Soul and Justice in the works of Plato, Aristotle and Epicurus

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** Dear customer, this writing is intended to serve you merely as a model and/or guide. Therefore please put in your own words/style to make it your own great work. Thanks -- from, your writer ** Soul and Justice in the Works of Plato, Aristotle, and Epicurus Author name Institution In this paper, we compare and contrast the definitions of soul and justice in the works of Plato, Aristotle, and Epicurus.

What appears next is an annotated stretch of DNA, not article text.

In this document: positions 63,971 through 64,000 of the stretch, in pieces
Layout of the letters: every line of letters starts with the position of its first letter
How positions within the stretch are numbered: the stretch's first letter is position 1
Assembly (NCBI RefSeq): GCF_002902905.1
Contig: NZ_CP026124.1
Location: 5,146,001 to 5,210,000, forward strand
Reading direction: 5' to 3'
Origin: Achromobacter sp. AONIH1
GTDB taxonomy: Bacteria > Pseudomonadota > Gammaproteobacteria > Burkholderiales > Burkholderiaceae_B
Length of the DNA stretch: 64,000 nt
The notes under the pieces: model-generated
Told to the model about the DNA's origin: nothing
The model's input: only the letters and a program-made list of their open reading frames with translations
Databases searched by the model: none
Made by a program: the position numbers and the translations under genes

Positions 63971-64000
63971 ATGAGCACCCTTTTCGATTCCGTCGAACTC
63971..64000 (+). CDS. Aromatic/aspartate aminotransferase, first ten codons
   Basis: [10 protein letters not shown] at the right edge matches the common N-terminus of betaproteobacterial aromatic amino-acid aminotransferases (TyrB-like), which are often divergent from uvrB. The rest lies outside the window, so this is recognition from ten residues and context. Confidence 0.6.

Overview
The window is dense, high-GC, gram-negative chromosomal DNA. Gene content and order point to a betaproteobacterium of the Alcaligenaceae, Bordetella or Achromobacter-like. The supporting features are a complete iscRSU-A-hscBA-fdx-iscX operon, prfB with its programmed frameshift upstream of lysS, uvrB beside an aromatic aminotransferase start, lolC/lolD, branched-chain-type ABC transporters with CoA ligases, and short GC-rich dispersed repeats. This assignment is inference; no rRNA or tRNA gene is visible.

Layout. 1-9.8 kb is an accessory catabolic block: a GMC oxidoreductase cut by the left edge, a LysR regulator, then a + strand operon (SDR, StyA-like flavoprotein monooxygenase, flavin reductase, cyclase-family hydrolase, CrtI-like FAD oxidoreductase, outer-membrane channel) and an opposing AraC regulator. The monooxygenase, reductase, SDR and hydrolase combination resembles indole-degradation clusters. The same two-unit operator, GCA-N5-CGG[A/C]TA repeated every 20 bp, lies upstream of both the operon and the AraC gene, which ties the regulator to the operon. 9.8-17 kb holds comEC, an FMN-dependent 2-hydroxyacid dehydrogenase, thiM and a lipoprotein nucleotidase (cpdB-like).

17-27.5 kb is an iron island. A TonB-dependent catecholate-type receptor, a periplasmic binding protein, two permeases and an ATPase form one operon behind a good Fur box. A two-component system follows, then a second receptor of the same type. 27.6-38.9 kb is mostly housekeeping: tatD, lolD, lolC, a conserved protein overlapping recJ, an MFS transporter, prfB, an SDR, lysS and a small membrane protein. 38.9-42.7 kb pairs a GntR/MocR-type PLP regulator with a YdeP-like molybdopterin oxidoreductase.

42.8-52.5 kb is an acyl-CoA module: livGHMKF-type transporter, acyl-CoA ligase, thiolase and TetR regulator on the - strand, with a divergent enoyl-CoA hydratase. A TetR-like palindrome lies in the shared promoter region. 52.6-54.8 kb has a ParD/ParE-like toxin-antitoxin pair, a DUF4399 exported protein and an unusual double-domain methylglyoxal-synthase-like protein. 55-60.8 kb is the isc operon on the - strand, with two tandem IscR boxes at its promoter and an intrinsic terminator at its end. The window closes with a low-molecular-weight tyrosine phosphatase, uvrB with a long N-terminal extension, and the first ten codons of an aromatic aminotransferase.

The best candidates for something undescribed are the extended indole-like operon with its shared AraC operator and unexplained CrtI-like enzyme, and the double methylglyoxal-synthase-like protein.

Plato (428-347 BC) defined the soul’s parts as appetite, spirit, and reason (Plato, trans. 1974). A just society would also have this structure: the productive (worker) class (appetite part of the soul); the protective (warrior) class (spirit part of the soul); and the governing (ruling) class (reason part of the soul). Individual justice would consist of the appetite part of the soul obeying the reason part, with the aid of the spirit part of the soul. Any deviation from this order would result in an unjust individual or society. Justice to Plato meant harmony with each fulfilling his role. Plato’s ideal city was meant as a model for an individual to set up the government of their soul. To Plato, justice is a blessing in itself to the just man. These blessings are many, including a good soul ensuring a fit body and resemblance of the wise and good. Justice is excellence of the soul: a good soul will rule well, live well, and therefore be more blessed and happy than an unjust person. Plato attempts in Book X of “The Republic” to prove the immortality of the soul. He uses the myth of Er, where the soul journeys through incarnations, and there are rewards and punishments after death. ...
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